For those of you who liked getting your estimated Social Security benefits statements by mail, you're in luck. The Social Security Administration says it's planning to send out paper statements once again, beginning in September.
Not everyone will get one, however. Only workers who haven't signed up to review their statements online will be getting the paper version - and those will be mailed out only every five years rather than annually, says SSA spokeswoman Dorothy Clark.
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The statement includes an estimate of your monthly retirement benefits at various claiming ages, from 62 to 70. It also explains how benefits are calculated and shows a history of your taxable earnings. The document also displays likely benefits if you were to become disabled.
For those of us who haven't saved enough, getting an estimate of our monthly benefit in retirement, whether in the mail or online, could be the jolt we need to sock away more.
Only a fraction of people, about 11 million, have signed up to use the My Social Security website to get their benefits estimate. For those who have no Internet access, SSA's decision to resume mailing statements "is a positive step," says Gary Koenig, director of economic security at the AARP Public Policy Institute.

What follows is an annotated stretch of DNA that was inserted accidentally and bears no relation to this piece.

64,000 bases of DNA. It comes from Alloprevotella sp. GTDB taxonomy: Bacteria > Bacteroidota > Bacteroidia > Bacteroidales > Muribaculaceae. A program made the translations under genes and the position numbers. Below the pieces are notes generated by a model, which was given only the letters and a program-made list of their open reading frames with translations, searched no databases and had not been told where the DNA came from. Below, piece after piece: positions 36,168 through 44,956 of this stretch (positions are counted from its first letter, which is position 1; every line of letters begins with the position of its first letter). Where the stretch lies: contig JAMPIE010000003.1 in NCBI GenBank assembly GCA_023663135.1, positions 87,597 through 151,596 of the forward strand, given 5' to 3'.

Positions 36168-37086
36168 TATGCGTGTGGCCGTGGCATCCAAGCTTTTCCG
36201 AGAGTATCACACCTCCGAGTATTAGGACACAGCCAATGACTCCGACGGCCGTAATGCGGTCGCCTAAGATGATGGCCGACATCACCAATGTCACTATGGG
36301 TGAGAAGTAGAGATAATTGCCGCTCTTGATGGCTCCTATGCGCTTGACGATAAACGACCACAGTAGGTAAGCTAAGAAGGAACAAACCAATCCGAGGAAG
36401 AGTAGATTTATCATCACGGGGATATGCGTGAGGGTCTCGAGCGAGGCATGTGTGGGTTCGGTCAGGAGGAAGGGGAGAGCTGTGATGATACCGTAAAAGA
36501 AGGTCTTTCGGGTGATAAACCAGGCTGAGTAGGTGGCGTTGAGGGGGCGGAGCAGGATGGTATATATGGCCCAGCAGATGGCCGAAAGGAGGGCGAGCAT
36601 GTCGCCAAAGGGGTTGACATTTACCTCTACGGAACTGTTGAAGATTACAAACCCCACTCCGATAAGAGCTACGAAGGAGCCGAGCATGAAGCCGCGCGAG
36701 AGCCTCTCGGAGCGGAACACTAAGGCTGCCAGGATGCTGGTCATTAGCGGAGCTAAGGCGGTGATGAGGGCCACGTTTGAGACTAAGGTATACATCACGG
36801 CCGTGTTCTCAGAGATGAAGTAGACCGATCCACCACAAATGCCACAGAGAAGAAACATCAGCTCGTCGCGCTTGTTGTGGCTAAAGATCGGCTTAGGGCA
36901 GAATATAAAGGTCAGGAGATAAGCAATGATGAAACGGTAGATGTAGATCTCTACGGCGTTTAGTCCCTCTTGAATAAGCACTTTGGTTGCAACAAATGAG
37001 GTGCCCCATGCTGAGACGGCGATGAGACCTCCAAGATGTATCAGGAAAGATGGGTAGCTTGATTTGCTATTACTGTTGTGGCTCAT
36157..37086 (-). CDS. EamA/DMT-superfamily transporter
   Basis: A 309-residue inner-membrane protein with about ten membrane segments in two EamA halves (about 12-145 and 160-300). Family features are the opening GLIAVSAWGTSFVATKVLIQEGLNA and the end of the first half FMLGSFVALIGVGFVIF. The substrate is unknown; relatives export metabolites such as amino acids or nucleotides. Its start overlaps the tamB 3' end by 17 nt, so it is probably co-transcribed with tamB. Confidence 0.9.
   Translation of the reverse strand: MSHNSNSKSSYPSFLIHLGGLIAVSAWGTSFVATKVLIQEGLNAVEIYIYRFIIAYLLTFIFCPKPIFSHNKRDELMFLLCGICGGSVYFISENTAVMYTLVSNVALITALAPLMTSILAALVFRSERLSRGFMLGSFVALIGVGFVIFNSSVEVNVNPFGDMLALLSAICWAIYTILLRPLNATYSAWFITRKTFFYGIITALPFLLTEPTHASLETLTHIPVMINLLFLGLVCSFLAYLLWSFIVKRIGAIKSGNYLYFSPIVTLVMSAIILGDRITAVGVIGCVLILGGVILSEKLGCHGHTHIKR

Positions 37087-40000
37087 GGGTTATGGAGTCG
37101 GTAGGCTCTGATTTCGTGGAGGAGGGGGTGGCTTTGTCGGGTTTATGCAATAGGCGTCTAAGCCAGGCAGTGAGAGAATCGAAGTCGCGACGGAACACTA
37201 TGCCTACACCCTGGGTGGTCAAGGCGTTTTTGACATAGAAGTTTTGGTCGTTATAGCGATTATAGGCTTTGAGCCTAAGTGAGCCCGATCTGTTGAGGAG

"Social Security is and will continue to be the foundation to a secure retirement," Koenig says. "It is important that people have a basic understanding of what their benefits may be when planning for their future."
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David Certner, AARP legislative policy director, adds that "mailing benefit statements is important and required by law. It allows people to plan and to check their records. Once every five years is a start, as we have urged them to resume sending out statements."
Workers at ages 25, 30, 35, 40, 45, 50, 55, 60 and older will get those paper statements by regular mail, the spokeswoman says. SSA will continue to encourage workers and retirees to use its online site to create an account and access their information.
SSA stopped mailing most paper statements in April 2011 due to budget cutbacks. That move saved the agency about $70 million annually. In February 2012, the SSA resumed mailing paper statements to people age 60 and older. A few months later, the SSA said it would mail a one-time-only statement to workers in the year in which they turned age 25. Then in October 2012, the mailing of paper statements was once again suspended due to budget cuts. (Workers who had no Web access could request that a paper statement be mailed to them.)
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It's important for people to review their statement either online or using the paper version to make sure their earnings history is recorded accurately. For those already receiving benefits, signing up for an online account allows you to get benefit verification letters, which can serve as proof of income when applying for a mortgage or other type of loan. You can also use the account to change your address and direct deposit information.
Also of Interest
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- Social Security Changes in 2014
- Fight fraud and ID theft with the AARP Fraud Watch Network.
- Join AARP: Savings, resources and news for your well-being
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